Poland cracks down on No. 1 social ill -- alcoholism
Polish police are swooping down on illegal vodka distilleries and pedlars of illicit spirits in the most determined government drive against alcoholism here in many years.
The action coincided with a popular spending spree set off when supplies of pure alcohol appeared in the stores last week.Shops were besieged by buyers in queues as thick as those customarily marking butchershops and, more recently, dairies.
The wave of spending seemed prompted by preparations for the anti-alcohol campaign and the imminent prospect of huge increases in the price of vodka, which is almost the Polish national drink.
Much of the liquor was available in the official Pewex network of stores that sell foreign liquors and cigarettes as well as cosmetics, clothing, furnishings -- and even apartments -- for hard currency.
Marny Poles buy the pure alcohol to dilute into "drinkable" spirits at home.
A few days before anti-alcohol squads moved to close down a string of illegal distilleries and announced the issuance of summonses against some 600 clandestine pedlars, Prime Minister Wojciech Jaruzelski had initiated a campaign for "national sobriety" that has the support of the Roman Catholic Church and the trade unions.
In a television broadcast Feb. 28 Roman Catholic Deputy Premier Jerzy Odzowski made a dramatic appeal for support of a countrywide campaign to prevent the "alcoholic degeneration of the nation."
Mr. Odzowski's appointment to the government last November was a significant gesture by which the new communist leadership hoped to secure the cooperation of the church in the far-reaching "renewal" it is promising Polish society in general.
Traditionally liquor drinking has been heavy in Poland. In recent years it has become the nation's gravest social ill.
The statistics still tell a frightening story:
* A population of 35 million ranks No. 6 among the nations of the Occidental world that consume hard liquor.
* One Pole in 7 is -- by semiofficial estimate -- an excessive or heavy drinker. About 2 1/2 million are said to consume half of the state monopoly's production of pure alcohol (in 1977, 150 million liters). Between 500,000 and 700,000 are said to be registered as alcoholics.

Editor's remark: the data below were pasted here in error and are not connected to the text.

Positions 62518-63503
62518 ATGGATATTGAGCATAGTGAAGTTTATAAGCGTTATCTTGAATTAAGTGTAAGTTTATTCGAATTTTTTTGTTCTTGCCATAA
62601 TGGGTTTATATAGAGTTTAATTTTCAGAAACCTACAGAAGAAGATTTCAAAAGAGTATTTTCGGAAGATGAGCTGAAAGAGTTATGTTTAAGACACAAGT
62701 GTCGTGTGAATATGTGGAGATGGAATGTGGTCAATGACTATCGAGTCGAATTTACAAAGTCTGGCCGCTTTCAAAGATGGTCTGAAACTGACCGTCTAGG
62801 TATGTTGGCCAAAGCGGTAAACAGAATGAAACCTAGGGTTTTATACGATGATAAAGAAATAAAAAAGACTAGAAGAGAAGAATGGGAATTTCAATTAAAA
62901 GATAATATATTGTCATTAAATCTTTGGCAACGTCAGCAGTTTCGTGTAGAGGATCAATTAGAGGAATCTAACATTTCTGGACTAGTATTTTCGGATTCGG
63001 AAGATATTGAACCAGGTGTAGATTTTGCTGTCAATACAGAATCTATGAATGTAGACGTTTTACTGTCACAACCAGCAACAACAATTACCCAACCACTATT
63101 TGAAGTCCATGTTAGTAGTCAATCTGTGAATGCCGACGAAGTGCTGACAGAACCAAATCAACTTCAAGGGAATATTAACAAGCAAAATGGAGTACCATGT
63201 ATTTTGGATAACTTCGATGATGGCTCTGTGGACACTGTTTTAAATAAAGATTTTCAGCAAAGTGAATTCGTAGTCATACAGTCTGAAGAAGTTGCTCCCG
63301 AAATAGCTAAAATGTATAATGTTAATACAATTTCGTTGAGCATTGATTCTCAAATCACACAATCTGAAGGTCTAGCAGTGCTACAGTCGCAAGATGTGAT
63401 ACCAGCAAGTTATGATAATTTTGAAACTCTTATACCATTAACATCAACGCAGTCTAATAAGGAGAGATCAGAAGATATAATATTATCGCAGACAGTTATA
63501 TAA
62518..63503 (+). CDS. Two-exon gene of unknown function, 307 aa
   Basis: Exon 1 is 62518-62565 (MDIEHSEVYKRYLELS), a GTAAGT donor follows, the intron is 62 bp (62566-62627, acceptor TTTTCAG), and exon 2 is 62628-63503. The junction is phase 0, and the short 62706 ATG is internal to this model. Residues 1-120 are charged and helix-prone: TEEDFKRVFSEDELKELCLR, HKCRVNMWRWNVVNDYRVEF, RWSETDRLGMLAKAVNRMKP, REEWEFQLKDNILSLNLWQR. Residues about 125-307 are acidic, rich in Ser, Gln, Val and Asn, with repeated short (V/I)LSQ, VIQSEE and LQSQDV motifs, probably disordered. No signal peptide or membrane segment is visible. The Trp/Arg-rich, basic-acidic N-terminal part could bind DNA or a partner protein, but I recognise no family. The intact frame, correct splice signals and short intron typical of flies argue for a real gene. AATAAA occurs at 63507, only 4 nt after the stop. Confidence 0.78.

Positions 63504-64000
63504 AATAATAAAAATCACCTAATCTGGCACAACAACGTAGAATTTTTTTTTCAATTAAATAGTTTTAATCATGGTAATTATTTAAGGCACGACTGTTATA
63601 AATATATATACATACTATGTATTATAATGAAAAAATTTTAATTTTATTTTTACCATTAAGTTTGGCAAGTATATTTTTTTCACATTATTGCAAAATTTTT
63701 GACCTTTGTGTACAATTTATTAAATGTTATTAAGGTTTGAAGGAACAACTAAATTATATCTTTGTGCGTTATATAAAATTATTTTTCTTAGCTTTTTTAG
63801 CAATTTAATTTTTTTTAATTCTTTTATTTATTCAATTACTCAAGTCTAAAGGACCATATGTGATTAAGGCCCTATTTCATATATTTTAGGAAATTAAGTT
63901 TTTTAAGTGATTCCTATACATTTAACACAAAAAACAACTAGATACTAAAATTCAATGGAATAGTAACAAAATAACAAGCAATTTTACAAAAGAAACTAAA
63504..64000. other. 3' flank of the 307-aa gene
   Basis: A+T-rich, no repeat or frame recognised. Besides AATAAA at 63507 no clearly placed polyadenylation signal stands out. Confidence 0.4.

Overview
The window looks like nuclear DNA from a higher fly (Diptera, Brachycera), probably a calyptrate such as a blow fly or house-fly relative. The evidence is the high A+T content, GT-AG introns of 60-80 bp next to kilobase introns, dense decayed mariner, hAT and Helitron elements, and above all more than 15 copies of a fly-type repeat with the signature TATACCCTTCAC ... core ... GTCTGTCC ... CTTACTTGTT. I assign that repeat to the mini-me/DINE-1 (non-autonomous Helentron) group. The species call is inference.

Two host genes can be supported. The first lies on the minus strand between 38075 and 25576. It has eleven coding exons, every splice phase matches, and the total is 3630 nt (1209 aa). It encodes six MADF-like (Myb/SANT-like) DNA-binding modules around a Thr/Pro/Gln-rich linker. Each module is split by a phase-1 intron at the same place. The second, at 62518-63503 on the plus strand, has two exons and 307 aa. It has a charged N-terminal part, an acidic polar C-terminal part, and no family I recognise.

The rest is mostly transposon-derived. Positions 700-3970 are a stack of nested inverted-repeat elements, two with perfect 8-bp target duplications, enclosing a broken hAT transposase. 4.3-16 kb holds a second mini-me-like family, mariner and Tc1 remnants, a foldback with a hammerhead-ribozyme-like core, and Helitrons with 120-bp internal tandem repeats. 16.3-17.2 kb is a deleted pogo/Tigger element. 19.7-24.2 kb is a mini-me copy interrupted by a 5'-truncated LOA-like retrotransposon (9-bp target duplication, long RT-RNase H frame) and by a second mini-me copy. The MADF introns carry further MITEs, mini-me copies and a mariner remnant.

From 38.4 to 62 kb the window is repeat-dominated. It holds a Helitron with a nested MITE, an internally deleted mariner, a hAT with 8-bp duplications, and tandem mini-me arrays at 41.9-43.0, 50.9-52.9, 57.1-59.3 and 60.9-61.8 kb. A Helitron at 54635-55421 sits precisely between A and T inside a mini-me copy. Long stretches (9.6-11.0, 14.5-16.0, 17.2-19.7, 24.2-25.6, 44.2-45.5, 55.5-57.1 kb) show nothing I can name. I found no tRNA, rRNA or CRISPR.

* Over 50 percent of 14-year-old boys drink alcohol (according to the Society to Fight Alcoholism), as do up to 80 percent of youths between 15 and 18.
Twenty years ago the country's heaviest drinkers were in their late 20s or early 30s. Now they are in the early 20s.
* More is spent on alcohol -- 14 percent of all consumer spending in 1979 -- than on clothing, footwear, and furnishing or maintaining one's home.
Officially, therapy programs exist, but often in name only, as the social worker admits. There are supposedly 400 clinics for treatment, but some are open only a few hours a week and there are not nearly enough doctors.
Recently, a parliamentary health commission reviewed 20-year-old law designed to combat alcoholism. Afterward, the Communist Party newspaper Trybuna Ludu commented that despite the "most comprehensive anti-alcohol legislation in the world" consumption had increased by leaps and bounds in the last decade.
The legislation is often vague. It forbids sales "in the vicinity" of hospitals, schools, sports centers, and rail stations. For some local authorities this means 500 yards; for many others no more than 200 yeards.
The law forbids licensing "too many" sales points --again a matter of interpretation. It was said in parliament that there is a sales point for every 750 Poles. In sweden, which is vaunted as having some of the world's most compulsive drinkers, it is 1 for every 27,000 people.
Poland's new soldier-premier has inspired a degree of political response among this normally disenchanted and skeptical population. So has his touch of discipline and austerity -- he does not take alcohol himself.
The first steps in the anti-alcohol campaign include curtailment of liquor licenses in dance halls, much more rigorous checks to curb drivers who drink, and a ban on drinking in offices and selling alcohol at all places of work. (Production losses due to drinking on the job amount to well over a half billion dollars annually.)
And, perhaps most important of all, there is to be a drastic cut in the quota of im ported grain allotted to the vodka distillers.